of errors of the press have been Nor Christeling these remarks, discovered and corrected. As to which are not meant to detract the correctness of the present work, from the general merit of the dis- it cannot be supposed that we have courses, we cordially recommend minutely examined the whole; but the volume before us; and esteem so far as we have been able to proall Mr. Jay's works so highly, as to ceed, we see no reason to question regret exceedingly that any of the great care and attention which them should be suffered to reinain the editor professes to have paid out of print, as we understand has to the work. been long the case with the first volume of his sermons.

The Transactions of the Missionary

Society, No. XXII. Price 1s. Biblia Hebraica: Dedicated by Per- This memorial of the proceedmission to the Right Reverend the ings of the Society, contains inteLord Bishop of St. David's. By resting Letters froin various parts the Rev. J. S. C: F. Frey. Part of the world in which their 'Mis-' 1, II, III, each 58 6d.-royal,78 6d.

sionaries are employed. Among the favourable signs of The first pages of this number the present day must surely be are occupied by an extract froin enumerated the activity of the reli- the last journal of that valuable gious world in diffusing the know. Missionary at Vizigapatain, Mr. ledge of the Scriptures; and that in Desgranges, with an account of his a variety of ways. While some are death, and a sketch of his character. exerting themselves to translate the He had just finished the translation sacred Word into every language, of St. Luke's gospel into the 'Telinand distribute it in every country ga language, and had sent it off to uader heaven, others are no less Calcutta, where it is now printingent

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under the superintendence of Anan- wisely on his guard against those darayer, the converted, brahmin, who are disposed to follow Christ who resided with Mr. Desgranges only for the loaves and fishes. until his death. The loss of such Many would become Christians if an able and devoted man cannot thereby they could be free from but be deeply lamented. Mr Gore • the public services;' but Mr. R. don and Mr. Lee are, it is hoped, lets them all know that the gospel still there, and, perhaps, by this does not release them from their time, joined by Mr. Pritchett, who civil duties. His account of one of bad been at hangoon, and by Mr. the Syrian churches which he visit. Thompson, from Gosport.

ed, is curious. We are sorry to find A letter from Mr. Loveless, dated they are so superstitious. The Sy. Madras, Sept. 13, 1809 affords this tiad Christians appear to have re: welcome information :- We have sided more than 1000 years in the not been in the least hindered in country; yet have done little in our work from any external causes, converting the heathen. Mr. R. save the inournful circumstances has baptized, in his several congreabove mentioned. Indeed, there ap- gations, 422 persons, including pears no hindrance whatever in the children. way of prudent, discreet, Mission- Mr. Morrison's letter from Can ary exertions, except the want of ton is interesting; his observations labourers to carry them on; and on the difficulty of the Chinese lanthey are greatly wanted indeed. guages are important. He is indeO thou great Lord of the harvest, fatigabiy engaged with his dicspeedily sevd forth a numerous host tionary and translation. of thy faithful servants into this This Number contains letters land of Pagan darkness and death! from New South Wales, with an ac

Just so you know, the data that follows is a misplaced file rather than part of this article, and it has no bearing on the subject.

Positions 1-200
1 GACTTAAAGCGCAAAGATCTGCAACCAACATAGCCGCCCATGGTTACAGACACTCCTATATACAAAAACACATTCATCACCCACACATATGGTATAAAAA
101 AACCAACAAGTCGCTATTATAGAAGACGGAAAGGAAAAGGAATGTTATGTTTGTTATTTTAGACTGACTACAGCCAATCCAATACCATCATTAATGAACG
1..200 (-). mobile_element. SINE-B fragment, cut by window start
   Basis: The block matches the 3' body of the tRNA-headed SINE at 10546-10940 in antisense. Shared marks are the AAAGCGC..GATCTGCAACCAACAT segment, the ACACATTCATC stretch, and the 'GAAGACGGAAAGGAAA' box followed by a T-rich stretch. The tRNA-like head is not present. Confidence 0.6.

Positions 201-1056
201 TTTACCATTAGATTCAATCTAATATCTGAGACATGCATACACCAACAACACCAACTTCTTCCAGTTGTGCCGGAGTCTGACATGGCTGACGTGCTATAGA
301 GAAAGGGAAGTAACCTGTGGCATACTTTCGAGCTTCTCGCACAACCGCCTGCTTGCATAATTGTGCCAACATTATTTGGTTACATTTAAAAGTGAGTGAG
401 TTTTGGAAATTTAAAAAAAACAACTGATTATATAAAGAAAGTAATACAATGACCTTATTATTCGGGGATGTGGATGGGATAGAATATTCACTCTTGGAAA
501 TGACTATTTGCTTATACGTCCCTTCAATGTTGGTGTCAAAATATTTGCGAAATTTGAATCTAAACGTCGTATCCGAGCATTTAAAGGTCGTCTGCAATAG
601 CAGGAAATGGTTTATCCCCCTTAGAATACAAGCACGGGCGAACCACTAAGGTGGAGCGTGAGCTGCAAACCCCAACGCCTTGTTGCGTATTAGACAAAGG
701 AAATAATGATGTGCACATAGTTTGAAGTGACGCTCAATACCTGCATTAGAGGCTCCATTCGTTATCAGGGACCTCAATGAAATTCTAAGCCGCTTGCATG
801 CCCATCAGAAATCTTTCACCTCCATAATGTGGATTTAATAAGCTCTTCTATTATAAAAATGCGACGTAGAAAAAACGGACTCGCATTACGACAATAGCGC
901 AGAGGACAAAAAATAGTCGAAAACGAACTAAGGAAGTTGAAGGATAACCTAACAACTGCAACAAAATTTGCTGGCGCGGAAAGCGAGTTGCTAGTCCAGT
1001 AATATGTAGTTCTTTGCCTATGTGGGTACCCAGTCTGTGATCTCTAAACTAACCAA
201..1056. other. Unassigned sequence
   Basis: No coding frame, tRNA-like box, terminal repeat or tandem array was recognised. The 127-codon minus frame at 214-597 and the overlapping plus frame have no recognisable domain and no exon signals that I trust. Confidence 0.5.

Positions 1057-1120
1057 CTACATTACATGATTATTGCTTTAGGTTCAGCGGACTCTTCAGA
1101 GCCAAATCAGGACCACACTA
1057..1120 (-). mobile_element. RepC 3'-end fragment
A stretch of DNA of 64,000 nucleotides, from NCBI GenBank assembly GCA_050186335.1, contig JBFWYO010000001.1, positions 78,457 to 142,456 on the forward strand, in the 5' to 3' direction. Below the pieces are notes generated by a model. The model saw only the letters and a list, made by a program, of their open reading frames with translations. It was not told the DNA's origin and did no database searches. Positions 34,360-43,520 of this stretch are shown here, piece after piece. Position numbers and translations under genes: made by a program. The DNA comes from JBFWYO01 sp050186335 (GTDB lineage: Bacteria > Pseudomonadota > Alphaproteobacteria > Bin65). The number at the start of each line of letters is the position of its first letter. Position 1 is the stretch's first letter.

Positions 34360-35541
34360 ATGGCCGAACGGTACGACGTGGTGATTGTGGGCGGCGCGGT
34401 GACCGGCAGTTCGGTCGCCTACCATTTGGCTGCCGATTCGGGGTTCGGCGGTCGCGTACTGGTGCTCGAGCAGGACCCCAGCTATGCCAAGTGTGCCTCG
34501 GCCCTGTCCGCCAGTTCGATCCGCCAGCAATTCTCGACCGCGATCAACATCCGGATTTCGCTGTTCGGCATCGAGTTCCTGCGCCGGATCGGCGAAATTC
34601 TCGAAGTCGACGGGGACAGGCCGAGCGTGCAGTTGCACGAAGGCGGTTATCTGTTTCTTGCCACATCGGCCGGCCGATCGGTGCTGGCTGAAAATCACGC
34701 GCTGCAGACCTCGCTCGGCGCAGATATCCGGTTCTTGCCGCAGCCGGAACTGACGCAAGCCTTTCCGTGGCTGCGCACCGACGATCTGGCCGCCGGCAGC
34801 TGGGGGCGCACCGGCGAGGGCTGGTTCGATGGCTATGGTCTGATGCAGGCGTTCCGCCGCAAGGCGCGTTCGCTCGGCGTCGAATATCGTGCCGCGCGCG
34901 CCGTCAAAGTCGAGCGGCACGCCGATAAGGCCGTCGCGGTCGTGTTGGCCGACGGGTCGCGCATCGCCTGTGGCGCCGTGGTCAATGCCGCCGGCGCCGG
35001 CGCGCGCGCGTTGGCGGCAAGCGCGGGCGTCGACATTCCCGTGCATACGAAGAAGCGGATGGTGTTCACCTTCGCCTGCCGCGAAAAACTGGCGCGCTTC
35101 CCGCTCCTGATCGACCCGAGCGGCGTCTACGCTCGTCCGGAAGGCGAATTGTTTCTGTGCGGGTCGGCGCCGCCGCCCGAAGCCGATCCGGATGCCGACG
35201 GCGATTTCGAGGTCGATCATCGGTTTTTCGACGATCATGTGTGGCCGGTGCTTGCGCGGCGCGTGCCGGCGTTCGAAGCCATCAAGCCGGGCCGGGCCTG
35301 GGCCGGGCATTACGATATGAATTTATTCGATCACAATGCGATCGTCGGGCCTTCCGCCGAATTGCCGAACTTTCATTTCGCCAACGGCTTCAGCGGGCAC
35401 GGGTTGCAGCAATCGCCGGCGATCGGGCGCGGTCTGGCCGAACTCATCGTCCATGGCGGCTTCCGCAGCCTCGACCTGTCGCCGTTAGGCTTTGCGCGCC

We sincerely hope this prayer, count of the Missionaries will be answered ; but let our in there, and the most recent ad vices telligent readers remember, that if respecting Otaheite. this be done, the supporters of the The whole concludes with the Missiouary Cause inust at least Report of the Missionaries at double their contributions. At the Bethelsdorp for the year 1810. A moinent this is written, we are in- great niass of interesting matter forined that the Society is, notwith- will be found in this Number, standing considerable receipts this which we recoinmend to the attenyear, in debt to the Treasurer tion of all who love Christ and rleven hundred pounds. Surely, all their fellow - creatures. the ministers of Christ throughout England will exert themselves to 1. Divide Revelation variously comreplenish the sacred fund devoted

municated : « Sernon froin Heb. to so great and good a work!

i. 1, 2, before the Ministers and Labourers do offer their services ;.

Messengers of the Churches be. hut a great sum is necessary for

longing to the Baptist Bourd in... their conveyance and support.

London, April 25th, 1871; and Mr.Hands, who is al Bellary, also

published at their request. By cries for help. 0 that some kind brother wonld come over and help

John Ryland, D. D. Price 18. me!'

%. The Harmony of the Divine 'The dealh of Mr. Brain, at Ran

Perfections in the work of Regoun, is recorded in this Number, demption : a Sermon before the page 369, and is a very affecting

Ministers and Messengers of the providence; and has induced (with Baplist Churches belonging to the many other circumstances) bis sur- Western Associglion, held at riving brother, Mr. Pritchett, to

Purtsey, June 6th, 1811; and pub. quit that station and join the Mis

lished at their request. By John sionaries in India.

Ryland, D.D. ls. Mr. Ringcltuube's journal shews, TŅB first of these sermons ja that he is among' a multitude of an introduction to a series of lecpersons who lend an open ear to tures for the present year, all: instruction; bat he appears to be founded on the Epistle to the He

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hrews. It was preached by Dr. Ryland, on account of the indispo

r. whenever solicited to print a ser

mon bearing on this subject, he will sition of the minsster whose turn it allow himself to enlarge upon it. was to preach on the occasion. It contains a brief but instructive re- Conferences between the Danish view of sundry times and divers Christinn Missionaries resident at manners' in which God spake unto il Tranquebar, the fathers, leading on to the gos

and the Heathen Nas

lives of Hindooslan. Now first pel dispensation under which he rendered into English from the hath spoken unto us by his Son.